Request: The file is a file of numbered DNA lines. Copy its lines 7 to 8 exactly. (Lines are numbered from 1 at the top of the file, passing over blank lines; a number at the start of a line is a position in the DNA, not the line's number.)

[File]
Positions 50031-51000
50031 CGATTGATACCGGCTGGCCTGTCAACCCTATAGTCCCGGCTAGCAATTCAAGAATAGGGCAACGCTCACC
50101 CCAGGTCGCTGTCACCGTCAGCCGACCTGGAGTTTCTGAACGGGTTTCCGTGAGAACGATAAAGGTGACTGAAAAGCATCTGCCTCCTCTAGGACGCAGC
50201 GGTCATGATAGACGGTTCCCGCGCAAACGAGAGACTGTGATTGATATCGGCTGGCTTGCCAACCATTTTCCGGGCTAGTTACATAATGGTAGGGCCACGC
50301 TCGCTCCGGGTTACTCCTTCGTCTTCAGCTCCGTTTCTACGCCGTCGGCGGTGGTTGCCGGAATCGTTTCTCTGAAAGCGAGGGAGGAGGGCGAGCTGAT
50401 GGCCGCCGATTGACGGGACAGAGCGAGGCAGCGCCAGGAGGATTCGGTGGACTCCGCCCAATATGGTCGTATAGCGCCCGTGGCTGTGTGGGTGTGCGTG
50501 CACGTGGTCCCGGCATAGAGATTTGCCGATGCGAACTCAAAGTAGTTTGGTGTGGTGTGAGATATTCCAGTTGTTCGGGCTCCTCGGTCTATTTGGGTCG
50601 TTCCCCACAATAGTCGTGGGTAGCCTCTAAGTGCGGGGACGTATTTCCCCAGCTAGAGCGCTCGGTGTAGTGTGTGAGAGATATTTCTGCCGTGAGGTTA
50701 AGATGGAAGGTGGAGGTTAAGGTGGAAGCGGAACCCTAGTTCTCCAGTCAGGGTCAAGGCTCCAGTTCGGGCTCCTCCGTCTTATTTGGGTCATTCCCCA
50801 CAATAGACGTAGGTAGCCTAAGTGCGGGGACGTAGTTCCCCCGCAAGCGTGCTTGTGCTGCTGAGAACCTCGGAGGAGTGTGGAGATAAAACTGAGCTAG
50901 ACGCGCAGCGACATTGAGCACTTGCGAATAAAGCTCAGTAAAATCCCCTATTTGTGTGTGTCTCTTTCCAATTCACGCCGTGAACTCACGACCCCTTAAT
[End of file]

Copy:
50501 CACGTGGTCCCGGCATAGAGATTTGCCGATGCGAACTCAAAGTAGTTTGGTGTGGTGTGAGATATTCCAGTTGTTCGGGCTCCTCGGTCTATTTGGGTCG
50601 TTCCCCACAATAGTCGTGGGTAGCCTCTAAGTGCGGGGACGTATTTCCCCAGCTAGAGCGCTCGGTGTAGTGTGTGAGAGATATTTCTGCCGTGAGGTTA